Ivanka Trump Slammed for Posing With a Can of Goya Beans in Strange, Possibly Illegal Photo
The photo was posted after the CEO of Goya came out in support of President Trump. People are saying that it's illegal for a government official — which she technically is — to endorse certain brands.
One political norm the Trump family has repeatedly chucked out of the window is the idea that powerful government officials should not use their influence to endorse specific products or appear in ads. Trump still hangs on to private business interests years into his presidency, and recently, Ivanka went viral for hawking a can of beans.
No, that's not some weird euphemism for something. After the CEO of Goya came out as a Trump supporter and some called for the boycott of Goya products, Ivanka posed in a picture holding a can of Goya black beans. She posted to the picture to Twitter with the caption, "If it's Goya, it has to be good," in both English and Spanish, which is the most advertise-y advertising language I've ever heard in my life.
You can't argue that that photo combined with that caption is not endorsing Goya beans. I mean...come on. And lots and lots of people immediately recognized how unethical and probably illegal this was.
"I'm so old I remember when a White House staffer violating the ethics rule against promoting private companies would be a big deal," posted Vox reporter Aaron Rupar. In any other presidency, this would be a major news item.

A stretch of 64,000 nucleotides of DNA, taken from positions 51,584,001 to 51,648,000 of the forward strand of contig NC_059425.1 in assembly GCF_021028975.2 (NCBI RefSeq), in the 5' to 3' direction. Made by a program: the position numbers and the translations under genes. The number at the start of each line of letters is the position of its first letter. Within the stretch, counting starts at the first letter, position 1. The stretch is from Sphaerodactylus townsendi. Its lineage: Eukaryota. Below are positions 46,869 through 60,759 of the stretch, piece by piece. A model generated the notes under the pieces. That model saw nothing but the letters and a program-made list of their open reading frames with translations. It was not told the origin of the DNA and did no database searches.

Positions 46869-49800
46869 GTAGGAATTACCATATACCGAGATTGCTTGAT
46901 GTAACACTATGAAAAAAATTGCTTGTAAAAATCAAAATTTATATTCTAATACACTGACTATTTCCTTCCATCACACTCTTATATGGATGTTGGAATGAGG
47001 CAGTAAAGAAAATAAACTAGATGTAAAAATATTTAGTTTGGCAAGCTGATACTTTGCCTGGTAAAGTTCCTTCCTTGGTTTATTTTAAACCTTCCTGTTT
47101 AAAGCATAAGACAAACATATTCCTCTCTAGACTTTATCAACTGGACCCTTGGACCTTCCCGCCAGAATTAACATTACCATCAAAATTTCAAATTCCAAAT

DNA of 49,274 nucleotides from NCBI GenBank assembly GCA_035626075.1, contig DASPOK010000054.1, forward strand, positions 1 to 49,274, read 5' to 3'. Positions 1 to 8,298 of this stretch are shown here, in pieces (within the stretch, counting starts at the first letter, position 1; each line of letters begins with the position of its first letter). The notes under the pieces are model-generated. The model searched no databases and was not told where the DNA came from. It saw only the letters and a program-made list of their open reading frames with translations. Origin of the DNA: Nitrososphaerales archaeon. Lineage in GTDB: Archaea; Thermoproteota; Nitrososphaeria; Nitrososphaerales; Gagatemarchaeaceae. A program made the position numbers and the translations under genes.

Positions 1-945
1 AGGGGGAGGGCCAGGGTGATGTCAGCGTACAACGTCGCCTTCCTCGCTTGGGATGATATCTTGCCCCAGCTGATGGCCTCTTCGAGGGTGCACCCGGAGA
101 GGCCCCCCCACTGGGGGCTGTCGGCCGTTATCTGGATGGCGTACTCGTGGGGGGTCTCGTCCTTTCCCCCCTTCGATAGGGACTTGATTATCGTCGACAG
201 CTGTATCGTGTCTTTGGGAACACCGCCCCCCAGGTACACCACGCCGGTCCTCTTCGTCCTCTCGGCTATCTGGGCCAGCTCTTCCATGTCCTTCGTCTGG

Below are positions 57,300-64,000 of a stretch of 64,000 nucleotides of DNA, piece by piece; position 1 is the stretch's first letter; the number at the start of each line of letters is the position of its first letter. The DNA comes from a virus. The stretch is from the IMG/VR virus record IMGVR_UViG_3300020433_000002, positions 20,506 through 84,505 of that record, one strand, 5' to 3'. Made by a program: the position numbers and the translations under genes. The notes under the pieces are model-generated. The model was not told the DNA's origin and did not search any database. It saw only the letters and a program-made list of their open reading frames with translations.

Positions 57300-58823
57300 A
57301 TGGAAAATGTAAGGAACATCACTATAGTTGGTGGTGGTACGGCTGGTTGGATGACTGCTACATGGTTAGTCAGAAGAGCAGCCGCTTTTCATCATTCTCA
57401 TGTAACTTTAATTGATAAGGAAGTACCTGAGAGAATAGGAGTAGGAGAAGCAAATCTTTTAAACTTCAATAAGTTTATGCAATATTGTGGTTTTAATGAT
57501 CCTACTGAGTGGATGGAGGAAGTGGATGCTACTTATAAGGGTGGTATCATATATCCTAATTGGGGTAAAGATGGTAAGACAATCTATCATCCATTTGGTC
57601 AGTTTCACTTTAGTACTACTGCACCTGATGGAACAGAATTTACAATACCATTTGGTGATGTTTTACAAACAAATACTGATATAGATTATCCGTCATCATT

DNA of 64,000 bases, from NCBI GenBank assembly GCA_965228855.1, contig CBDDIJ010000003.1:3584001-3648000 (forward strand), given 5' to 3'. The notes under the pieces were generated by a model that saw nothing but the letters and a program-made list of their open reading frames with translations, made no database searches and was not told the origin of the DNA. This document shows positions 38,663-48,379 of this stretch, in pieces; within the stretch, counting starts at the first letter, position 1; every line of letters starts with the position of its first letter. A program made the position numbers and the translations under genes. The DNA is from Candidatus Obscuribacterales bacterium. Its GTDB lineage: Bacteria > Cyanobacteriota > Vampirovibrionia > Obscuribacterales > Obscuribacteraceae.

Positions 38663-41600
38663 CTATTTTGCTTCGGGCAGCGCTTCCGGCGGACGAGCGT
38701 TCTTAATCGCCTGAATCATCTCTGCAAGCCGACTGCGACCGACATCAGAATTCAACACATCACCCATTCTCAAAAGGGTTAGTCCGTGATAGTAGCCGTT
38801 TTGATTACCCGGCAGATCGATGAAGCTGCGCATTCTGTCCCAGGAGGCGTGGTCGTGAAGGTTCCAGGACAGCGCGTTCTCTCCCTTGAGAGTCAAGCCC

It wasn't just the fact of her endorsement but the transparency that caught people's attention. It clearly wasn't an accident that she endorsed Goya products. She's literally standing there with her hand under the can of beans like she's in an actual commercial.
If you believe it, this was the second thing Ivanka got slammed for that day. Earlier, she took to Twitter to unveil the Trump administration's "Find Something New" initiative, which, no joke, encourages the more than 40 million out-of-work Americans who lost their jobs because of the pandemic to simply "find something new."
Elite Daily reports that the program's ad campaign "touts the benefits of vocational training as an alternative to a two-year or four-year college education." The website links to career self-assessment tests and lists of open jobs.
The "Find Something New" campaign was immediately slammed for its poor timing. Unprecedented numbers of Americans have lost their jobs due to the pandemic, and instead of the government stepping up to help its people and make sure they aren't evicted or left destitute, they're simply telling people to "find something new" even when so many industries are actively laying off people en masse.
"Calling on Americans to find new jobs with the highest unemployment since the Depression is awesome," writes author Paul Krugman. "Making Ivanka Trump the face of a campaign urging self-reliance is simply surreal."
"Yeah cause the 80+ jobs I've applied for since getting laid off in May weren't 'new' enough, b---h I'm trying, I don't need an ad campaign to remind me to #FindSomethingNew," another Twitter user wrote. The unemployment problem isn't a result of people not considering different options for work. It's a result of those options not existing.
Ivanka's ability to present exactly the opposite of what would be considered appropriate or helpful is almost impressive at this point. She's proven herself to be so wildly out of touch with regular people that no one even believed that she actually owned a can of Goya black beans.